Search citation statements

Order By: Relevance

Paper Sections

Select...
2
1
1

Citation Types

0
9
0
2

Year Published

1992
1992
2011
2011

Publication Types

Select...
3

Relationship

1
2

Authors

Journals

citations
Cited by 15 publications
(11 citation statements)
references
References 3 publications
0
9
0
2
Order By: Relevance
“…Speakers can use contrasts or lists in a confused way, downgrading their effectiveness, or they can enhance their effectiveness by combining formats or co-ordinating spoken oratory with suitable gestures (Atkinson, 1984a;Clayman, 1993;Grady and Potter, 1985).…”
Section: Amentioning
confidence: 99%
“…Speakers can use contrasts or lists in a confused way, downgrading their effectiveness, or they can enhance their effectiveness by combining formats or co-ordinating spoken oratory with suitable gestures (Atkinson, 1984a;Clayman, 1993;Grady and Potter, 1985).…”
Section: Amentioning
confidence: 99%
“…While existing research on the journalistic and political consequentiality of applause is highly suggestive (Atkinson, 1984a(Atkinson, : 1985Grady and Potter, 1985;Heritage and Greatbatch, 1986), much remains unknown. This is as it should be; it is appropriate that the description and analysis of speaker-audience interaction have developed in advance of research on effects.…”
Section: Resultsmentioning
confidence: 98%
“…Recently, however, researchers have begun to examine how audiences interact with speakers by producing collective responses such as applause (Atkinson, 1984a(Atkinson, , 1984b(Atkinson, , 1985(Atkinson, , 1986Brodine, 1986;Grady and Potter, 1985;Heritage and Greatbatch, 1986;Keith and Whittenberger-Keith, 1988/9). While these interactive moments may seem rather distant from the traditional concerns of rhetoric and public communication, their analysis can yield novel insights into the production and reception of public speech.…”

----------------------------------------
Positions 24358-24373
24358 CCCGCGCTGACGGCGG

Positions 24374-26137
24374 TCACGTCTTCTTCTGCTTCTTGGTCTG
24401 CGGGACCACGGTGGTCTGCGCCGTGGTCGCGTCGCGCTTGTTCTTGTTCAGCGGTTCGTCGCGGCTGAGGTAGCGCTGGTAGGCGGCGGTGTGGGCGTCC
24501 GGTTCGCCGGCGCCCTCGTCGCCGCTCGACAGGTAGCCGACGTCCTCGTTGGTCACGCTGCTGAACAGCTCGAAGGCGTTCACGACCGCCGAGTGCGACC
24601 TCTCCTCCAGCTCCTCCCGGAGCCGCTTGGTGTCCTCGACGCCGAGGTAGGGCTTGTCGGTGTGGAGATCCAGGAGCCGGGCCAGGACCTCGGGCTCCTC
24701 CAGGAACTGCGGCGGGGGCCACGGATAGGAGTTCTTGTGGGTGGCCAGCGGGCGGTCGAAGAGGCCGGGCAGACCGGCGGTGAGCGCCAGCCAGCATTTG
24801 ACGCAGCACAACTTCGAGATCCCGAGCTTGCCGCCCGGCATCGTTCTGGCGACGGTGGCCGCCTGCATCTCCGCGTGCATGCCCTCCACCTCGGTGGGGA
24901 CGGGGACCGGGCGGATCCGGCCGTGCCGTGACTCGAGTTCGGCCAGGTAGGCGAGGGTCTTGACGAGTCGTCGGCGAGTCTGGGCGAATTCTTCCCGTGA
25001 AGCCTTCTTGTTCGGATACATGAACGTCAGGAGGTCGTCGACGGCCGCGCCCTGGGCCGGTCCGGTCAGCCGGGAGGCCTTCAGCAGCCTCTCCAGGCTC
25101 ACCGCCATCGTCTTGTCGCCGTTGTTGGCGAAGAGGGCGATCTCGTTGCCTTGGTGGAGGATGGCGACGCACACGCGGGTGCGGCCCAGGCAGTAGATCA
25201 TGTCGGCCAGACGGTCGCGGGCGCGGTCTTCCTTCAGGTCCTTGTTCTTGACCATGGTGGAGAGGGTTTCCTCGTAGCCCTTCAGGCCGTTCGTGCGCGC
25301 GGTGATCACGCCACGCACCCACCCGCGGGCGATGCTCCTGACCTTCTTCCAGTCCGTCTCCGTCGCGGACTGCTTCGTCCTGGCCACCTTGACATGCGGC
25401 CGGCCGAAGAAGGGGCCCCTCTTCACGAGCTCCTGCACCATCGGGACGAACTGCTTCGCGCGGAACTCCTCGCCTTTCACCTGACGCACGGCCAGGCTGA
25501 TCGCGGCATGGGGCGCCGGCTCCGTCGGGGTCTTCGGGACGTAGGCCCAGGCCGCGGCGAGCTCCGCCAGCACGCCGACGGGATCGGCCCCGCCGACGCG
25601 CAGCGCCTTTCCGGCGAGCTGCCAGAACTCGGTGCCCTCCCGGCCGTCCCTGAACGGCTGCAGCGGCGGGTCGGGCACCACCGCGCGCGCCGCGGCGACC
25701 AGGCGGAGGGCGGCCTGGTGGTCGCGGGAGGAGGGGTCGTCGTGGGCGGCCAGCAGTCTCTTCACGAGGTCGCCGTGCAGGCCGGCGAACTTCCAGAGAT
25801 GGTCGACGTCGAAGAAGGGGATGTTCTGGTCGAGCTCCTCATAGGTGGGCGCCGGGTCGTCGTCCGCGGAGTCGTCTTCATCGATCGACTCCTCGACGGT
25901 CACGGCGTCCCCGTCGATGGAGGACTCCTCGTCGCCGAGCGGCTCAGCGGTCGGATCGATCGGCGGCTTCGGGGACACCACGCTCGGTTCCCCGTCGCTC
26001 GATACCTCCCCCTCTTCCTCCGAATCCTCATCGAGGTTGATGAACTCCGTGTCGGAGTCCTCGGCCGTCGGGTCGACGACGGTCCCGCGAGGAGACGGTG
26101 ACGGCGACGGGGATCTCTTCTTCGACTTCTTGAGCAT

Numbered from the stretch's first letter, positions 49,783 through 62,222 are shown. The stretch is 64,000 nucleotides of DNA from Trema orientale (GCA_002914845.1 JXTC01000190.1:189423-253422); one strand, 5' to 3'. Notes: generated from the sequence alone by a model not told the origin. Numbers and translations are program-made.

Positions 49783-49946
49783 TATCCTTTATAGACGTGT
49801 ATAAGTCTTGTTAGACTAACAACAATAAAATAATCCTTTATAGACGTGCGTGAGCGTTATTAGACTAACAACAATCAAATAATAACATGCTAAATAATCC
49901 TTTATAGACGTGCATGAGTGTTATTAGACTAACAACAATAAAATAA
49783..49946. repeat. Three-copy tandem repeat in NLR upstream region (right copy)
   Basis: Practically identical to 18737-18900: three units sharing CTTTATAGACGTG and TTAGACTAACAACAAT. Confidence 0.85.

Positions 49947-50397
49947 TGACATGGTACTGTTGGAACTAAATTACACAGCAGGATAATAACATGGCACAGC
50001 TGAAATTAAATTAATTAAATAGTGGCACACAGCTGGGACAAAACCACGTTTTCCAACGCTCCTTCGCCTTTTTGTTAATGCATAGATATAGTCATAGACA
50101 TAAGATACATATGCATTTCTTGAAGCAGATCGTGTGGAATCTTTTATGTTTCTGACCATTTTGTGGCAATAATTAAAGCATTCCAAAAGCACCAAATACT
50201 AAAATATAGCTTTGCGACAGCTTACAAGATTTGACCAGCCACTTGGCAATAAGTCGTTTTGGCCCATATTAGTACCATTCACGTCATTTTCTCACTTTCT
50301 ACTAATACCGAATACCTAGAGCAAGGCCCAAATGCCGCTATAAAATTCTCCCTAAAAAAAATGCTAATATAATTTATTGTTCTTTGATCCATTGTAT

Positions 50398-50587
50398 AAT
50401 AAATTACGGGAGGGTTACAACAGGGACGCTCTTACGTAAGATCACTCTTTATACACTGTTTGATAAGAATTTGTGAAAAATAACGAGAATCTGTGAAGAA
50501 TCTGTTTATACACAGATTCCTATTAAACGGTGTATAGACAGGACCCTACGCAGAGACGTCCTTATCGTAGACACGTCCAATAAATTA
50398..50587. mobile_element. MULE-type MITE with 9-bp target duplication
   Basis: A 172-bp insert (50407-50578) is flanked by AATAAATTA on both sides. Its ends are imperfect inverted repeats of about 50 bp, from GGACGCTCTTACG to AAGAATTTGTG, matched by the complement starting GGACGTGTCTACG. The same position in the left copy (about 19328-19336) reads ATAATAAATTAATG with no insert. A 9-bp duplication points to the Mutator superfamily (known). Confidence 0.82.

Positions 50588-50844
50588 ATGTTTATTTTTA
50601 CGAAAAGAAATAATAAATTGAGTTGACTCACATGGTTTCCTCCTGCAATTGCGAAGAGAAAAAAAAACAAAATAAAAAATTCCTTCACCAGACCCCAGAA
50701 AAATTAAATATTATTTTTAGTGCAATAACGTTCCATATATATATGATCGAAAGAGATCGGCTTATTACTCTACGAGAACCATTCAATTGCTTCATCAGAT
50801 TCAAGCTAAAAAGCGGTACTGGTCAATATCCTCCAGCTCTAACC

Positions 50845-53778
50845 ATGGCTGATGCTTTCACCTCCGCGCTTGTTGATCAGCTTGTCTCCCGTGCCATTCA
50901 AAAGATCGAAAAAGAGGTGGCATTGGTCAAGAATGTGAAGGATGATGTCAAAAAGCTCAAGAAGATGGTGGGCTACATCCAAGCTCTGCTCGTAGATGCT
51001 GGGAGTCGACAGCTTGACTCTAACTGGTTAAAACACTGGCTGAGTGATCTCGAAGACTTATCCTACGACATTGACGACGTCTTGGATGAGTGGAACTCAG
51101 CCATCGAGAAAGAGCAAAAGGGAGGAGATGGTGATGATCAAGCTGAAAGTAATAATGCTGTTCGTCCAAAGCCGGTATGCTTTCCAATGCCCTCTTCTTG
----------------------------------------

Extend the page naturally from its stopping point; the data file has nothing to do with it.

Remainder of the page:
Section: The Study Of Speaker-audience Interactionsmentioning
confidence: 98%
See 1 more Smart Citation
“…In most cases, the speakers then confirm the relevance of applause by ceding the floor until audiences' responses end or begin to subside (Atkinson, 1984a). Atkinson (1984a, b) and Heritage and Greatbatch (1986) identify seven rhetorical devices (contrasts, lists, puzzle-solution, headline-punchline, combinations, position taking and pursuits) through which speakers elicit applause from their audiences (see also Brodine, 1986;Clayman, 1993;Grady & Potter, 1985;McIlvenny, 1996). These devices can be used by public speakers to facilitate applause by emphasizing messages and by providing clearly projectable message completion points around which individual audience members can coordinate their actions.…”
Section: Speaker-audience Interactionmentioning
confidence: 97%